“Prometheus”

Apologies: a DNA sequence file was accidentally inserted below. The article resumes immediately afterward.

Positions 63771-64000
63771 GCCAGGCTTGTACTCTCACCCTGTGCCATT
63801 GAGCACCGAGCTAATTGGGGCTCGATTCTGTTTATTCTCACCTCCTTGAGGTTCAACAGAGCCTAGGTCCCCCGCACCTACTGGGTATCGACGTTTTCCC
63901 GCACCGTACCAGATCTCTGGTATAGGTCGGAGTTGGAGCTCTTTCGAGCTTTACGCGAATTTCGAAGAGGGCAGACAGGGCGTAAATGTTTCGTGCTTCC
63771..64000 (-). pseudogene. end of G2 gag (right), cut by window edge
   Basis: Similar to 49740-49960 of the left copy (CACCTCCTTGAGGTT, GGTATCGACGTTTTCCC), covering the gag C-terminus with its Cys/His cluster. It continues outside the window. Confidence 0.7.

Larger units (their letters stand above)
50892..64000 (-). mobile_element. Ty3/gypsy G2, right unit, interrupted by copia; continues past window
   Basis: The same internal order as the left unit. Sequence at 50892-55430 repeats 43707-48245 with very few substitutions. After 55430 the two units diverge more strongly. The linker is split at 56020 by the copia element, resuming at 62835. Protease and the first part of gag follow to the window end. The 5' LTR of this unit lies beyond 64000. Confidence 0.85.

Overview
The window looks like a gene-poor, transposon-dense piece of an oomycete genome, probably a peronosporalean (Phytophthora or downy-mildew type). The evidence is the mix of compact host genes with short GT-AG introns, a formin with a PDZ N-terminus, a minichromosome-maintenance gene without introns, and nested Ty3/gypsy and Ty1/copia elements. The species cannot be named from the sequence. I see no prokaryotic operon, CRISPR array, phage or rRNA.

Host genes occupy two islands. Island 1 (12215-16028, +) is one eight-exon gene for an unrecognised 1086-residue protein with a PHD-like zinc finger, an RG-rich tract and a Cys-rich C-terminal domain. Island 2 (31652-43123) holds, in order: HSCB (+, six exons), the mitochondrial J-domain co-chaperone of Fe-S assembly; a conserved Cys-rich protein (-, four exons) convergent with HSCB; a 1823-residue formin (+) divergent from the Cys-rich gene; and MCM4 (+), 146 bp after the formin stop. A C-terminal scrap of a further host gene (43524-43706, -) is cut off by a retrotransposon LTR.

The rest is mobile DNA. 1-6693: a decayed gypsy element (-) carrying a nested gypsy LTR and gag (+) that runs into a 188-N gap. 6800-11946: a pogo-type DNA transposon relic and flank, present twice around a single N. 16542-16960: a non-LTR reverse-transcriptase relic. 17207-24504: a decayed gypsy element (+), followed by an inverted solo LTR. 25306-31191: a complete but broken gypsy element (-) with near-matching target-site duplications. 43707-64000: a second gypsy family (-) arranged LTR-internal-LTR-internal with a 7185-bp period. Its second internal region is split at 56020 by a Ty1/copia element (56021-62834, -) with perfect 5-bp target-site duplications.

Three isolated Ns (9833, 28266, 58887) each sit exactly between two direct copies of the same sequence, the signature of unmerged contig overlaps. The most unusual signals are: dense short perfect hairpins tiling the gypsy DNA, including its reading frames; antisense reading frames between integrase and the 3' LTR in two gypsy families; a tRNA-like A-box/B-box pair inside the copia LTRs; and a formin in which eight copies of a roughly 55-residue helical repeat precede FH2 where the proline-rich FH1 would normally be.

Science fiction writers have often concentrated on heady, philosophical issues:  Robert Heinlein’s “Brave New World,” Isaac Asimov’s “I, Robot,” Philip K. Dick’s “Minority Report,” and even Gene Roddenberry’s TV series “Star Trek” emphasized intellectual debate usually at the expense of action.  Part of this was because until the 1980’s the cinematic technology to make other worlds appear believable and exciting simply did not exist.  Interestingly enough, director Ridley Scott’s “Alien” (1979) and “Blade Runner” (1982) revolutionized that genre, making science fiction visually visceral as well as philosophically demanding.  Mr. Scott returns to those career roots with “Prometheus,” an ambitious film aiming at satisfying both those elements.            “Prometheus” opens with two scientists in the year 2089, probing paleolithic pictograms for the source of humankind.  Fast forward four years and those two scientists have joined a team of explorers on a mission to space to discover those roots.  “Prometheus,” the name of their ship, is apt, for as in the Greek myth, these mere humans expect to meet their Creators (the Titan Prometheus is said to have pitied humans on earth and gave them the gift of fire so they could elevate themselves to be if not equal to, at least as comfortable as the gods).  But of course, the humans meet something much more terrifying, something that threatens to destroy the human race.            The screenplay of “Prometheus,” like those ancient Greeks and like those early sci-fi writers, asks a plethora of questions.  And like those previous writers, it doesn’t give very many answers, expecting the viewer instead to provide his or her own hypothetical solutions.  This is at once a great strength for the movie, but also a great weakness, because the expectation of the viewer is to have resolution to the conflicts presented in the story.  On a surface level, “Prometheus” often resembles an old Scooby Doo cartoon, where the intrepid investigators split up to find clues, but with the resulting mayhem and murder in graphic, splatter movie fashion.  But the conflict resolution of that element of the movie is only the excuse for the movie.  The real intent of the Jon Spaihts (“The Darkest Hour”)/Damon Lindelof (“Cowboys and Aliens”) script seems to focus on the suicidal, destructive nature of creation (and procreation).  To this end, the prevailing theme of father/child relationships bounces along the trajectory of this story, with all the dysfunctional family elements present in the Greek myths.            If that’s too abstract, don’t worry, the physicality of the story is overwhelming.  Everything is enormous in “Prometheus” (as if to emphasize our own insignificance).  Even the actions of the heroine of the story, Dr. Elizabeth Shaw (Noomi Rapace, “Sherlock Holmes: A Game of Shadows”) are Homeric.  She plays a woman who has an intrinsic faith in God, yet spearheads this investigation to find her creators.  She has lost everything she loves and desires in this world yet somehow has the faith to persevere.  Dr. Shaw should be a true inspiration to all of us.  The only other role demonstrating anything beyond a one dimensional character is David (Michael Fassbender, “Inglourious Basterds”), which is surprising considering David is a robot.  Yet his soulless loyalty, contrasted to Shaw’s faith, and various other characters’ sacrifice and selfishness, valor and cowardice, is what really makes this movie tick.            When you leave the theater, you will be in awe of the special effects and you will think the story a bit unsatisfying.  But as time passes, and you ponder the elemental concepts “Prometheus” discusses, and its unique analysis of human nature, you will find yourself enjoying the story more (although the basic plot is only mildly interesting).  This is a movie that should be seen multiple times to savor the philosophical nuances of these allegorical characters.

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